Catching tigersContractors under political umbrellas deserve prosecution for their failures
In the last fiscal year, the Public Procurement Monitoring Office—a government agency that oversees government contracts—blacklisted 52 contractors citing unnecessary delays in construction and poor quality of work. Large companies—Pappu Construction, Shailung Construction, Kalika Construction, Rasuwa Construction, and Surya Construction—that hold multiple government contracts, were nowhere on the blacklist.
Pappu Construction—owned by Hari Narayan Prasad Rauniyar, a lawmaker from the ruling Sanghiya Samajbadi Forum-Nepal—is notorious for holding multiple government contracts, delaying them, and failing to maintain quality. Of the 41 bridge construction contracts that Pappu was involved in, the company has missed its deadline 25 times and progress on all remaining projects has been unsatisfactory. One notorious example concerns a bridge built over the Babai River at Jabbighat in Bardiya—the bridge collapsed before it was handed over to the government.
Despite this shoddy performance, Pappu Construction enjoys an almost monopoly when it comes to constructing bridges. The company has dozens of ongoing projects on the Mid-Hill Highway and the Postal Highway, according to the Department of Roads (DoR). As per the Postal Highway Project, the firm is responsible for seven bridges on the road, but the deadline for completing all seven has expired, with project completion reported between 20 to 70 percent so far.
Pappu Construction’s projects are thus emblematic of just how poorly government contractors are overseen and how deep the business-political nexus runs. Delinquent contracts such as Pappu need to be held to account, but given the extent of their political protection, there is never any requital.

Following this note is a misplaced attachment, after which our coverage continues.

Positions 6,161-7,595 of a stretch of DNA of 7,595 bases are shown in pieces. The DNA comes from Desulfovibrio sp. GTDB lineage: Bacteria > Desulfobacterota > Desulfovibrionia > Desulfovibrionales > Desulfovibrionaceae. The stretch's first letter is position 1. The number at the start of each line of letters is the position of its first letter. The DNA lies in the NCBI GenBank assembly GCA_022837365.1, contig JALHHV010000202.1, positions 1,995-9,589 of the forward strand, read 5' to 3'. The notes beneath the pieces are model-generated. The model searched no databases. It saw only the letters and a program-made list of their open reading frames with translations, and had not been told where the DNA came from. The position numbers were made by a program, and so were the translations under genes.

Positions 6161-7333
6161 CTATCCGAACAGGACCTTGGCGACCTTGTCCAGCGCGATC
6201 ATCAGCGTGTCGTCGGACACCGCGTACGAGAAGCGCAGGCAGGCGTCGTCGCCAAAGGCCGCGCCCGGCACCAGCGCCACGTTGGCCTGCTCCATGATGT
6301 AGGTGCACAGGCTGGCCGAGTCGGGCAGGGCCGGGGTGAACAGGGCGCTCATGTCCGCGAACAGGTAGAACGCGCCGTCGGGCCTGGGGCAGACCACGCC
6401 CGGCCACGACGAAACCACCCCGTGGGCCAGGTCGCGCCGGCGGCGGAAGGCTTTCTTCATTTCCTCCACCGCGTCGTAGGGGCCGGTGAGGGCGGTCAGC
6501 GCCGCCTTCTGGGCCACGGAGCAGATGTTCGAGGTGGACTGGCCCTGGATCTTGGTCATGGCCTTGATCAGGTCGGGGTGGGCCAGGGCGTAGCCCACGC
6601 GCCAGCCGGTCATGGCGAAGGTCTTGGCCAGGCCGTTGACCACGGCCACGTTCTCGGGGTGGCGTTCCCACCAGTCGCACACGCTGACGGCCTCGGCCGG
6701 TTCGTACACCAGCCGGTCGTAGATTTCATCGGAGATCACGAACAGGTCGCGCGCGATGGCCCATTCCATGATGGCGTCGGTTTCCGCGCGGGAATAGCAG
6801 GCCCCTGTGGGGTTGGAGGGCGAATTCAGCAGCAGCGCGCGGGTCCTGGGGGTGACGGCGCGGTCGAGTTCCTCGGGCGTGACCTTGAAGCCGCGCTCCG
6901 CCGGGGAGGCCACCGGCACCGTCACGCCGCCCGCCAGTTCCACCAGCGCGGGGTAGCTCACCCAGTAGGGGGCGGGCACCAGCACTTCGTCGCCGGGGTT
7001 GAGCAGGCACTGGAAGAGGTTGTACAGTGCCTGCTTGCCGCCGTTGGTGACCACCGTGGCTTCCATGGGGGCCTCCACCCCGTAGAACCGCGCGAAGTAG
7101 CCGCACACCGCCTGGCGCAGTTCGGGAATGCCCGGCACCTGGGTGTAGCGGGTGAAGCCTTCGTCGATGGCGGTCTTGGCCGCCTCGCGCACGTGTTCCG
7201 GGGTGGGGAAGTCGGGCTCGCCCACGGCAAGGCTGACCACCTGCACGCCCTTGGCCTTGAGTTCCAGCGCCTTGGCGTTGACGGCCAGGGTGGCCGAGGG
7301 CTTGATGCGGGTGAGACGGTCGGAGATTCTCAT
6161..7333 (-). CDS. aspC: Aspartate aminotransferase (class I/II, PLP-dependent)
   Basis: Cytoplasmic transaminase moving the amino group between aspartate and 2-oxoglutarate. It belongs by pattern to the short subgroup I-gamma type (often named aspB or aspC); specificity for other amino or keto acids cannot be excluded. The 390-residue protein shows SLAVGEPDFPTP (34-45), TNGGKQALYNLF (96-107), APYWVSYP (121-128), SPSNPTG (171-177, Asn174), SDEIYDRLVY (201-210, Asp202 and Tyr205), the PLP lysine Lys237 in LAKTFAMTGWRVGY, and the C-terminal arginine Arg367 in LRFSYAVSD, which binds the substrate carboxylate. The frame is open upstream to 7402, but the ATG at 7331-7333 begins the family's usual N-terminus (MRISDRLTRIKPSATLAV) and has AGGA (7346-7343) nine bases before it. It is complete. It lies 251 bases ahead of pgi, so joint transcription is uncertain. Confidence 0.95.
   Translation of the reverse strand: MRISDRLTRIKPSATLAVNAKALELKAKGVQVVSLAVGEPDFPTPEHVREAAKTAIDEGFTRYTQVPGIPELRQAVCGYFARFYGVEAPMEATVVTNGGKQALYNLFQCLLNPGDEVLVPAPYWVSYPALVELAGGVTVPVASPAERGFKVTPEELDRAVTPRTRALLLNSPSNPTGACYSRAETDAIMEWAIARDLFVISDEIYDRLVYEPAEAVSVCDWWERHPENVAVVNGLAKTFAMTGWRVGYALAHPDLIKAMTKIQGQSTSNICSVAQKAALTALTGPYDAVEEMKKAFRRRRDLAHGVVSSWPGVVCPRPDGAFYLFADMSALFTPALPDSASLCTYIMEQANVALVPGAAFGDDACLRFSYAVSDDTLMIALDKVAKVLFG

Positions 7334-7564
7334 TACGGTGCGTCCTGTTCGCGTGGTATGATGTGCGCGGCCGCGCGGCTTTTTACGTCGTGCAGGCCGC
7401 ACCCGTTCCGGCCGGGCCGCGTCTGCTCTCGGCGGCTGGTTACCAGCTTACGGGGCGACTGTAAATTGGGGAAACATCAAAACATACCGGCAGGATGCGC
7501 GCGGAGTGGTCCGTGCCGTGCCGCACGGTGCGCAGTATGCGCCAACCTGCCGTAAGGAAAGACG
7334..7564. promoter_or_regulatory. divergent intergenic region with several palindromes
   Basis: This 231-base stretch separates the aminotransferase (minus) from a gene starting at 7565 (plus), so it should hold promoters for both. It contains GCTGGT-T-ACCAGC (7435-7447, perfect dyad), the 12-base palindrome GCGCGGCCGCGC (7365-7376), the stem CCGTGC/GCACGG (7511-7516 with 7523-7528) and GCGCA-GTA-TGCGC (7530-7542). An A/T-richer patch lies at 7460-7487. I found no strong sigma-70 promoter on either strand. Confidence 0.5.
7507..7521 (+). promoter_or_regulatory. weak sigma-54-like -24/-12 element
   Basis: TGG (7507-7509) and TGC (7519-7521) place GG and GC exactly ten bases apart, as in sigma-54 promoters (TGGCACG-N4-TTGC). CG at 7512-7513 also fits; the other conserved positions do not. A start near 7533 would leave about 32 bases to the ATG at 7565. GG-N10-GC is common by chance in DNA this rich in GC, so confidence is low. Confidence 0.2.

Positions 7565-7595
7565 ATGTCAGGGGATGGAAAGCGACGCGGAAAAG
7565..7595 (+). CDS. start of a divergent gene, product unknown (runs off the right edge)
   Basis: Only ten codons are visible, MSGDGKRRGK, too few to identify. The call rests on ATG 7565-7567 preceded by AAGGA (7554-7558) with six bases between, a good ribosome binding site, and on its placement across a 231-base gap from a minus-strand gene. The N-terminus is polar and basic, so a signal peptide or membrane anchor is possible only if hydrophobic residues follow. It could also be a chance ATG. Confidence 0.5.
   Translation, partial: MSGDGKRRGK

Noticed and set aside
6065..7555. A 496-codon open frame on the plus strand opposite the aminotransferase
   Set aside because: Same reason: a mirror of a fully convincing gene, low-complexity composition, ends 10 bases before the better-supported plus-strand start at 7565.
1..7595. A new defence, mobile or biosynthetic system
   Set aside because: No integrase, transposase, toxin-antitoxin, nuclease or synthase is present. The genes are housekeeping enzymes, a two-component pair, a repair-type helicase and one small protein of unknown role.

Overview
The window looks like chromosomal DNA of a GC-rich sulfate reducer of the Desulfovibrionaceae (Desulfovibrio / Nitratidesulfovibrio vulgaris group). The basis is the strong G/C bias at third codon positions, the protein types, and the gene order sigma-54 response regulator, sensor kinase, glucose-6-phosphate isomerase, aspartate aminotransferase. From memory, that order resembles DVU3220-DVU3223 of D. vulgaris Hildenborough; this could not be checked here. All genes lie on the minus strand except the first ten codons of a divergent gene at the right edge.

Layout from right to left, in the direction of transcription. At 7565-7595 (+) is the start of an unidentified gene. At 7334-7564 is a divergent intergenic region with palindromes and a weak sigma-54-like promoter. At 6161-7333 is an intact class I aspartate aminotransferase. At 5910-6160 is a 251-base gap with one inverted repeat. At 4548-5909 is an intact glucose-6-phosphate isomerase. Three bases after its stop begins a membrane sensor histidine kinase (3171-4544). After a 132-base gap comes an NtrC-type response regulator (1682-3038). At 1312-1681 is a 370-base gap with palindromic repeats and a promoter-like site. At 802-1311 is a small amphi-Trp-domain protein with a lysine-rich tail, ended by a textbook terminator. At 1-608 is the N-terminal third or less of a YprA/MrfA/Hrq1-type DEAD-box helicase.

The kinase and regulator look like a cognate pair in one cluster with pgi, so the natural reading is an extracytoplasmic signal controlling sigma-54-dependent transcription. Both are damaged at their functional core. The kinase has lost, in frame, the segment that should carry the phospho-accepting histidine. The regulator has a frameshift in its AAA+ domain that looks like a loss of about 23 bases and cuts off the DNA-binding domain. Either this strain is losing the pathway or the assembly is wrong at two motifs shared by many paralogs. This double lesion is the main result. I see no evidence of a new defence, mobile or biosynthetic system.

Just two weeks ago, Minister for Physical Infrastructure and Transport Raghubir Mahaseth reaffirmed that legal action would be initiated against Pappu Construction for its negligence in bridge construction. But there is room for skepticism, given past instances of how Pappu has managed to avert any form of government action by either going to court or flexing its political muscle. For example, when the DoR fined Pappu Rs 58.47 million a year and a half ago for failing to complete a section of the Nepalgunj-Kohalpur road and delivering poor quality work, the construction company went to arbitration and won the legal battle with a three-member bench deciding in its favour.
Government construction tenders are big business since they are generally worth billions of rupees. The companies that receive such tenders time and again tend to either be owned by political actors themselves or have deep connections with the political class. They make use this connection to delay projects, expand budgets and evade prosecution when the hammer falls. If the government is serious about blacklisting defaulters and companies that perform badly, it needs to commit to prosecuting all companies at fault, including big tigers like Pappu Construction, and not just small flies.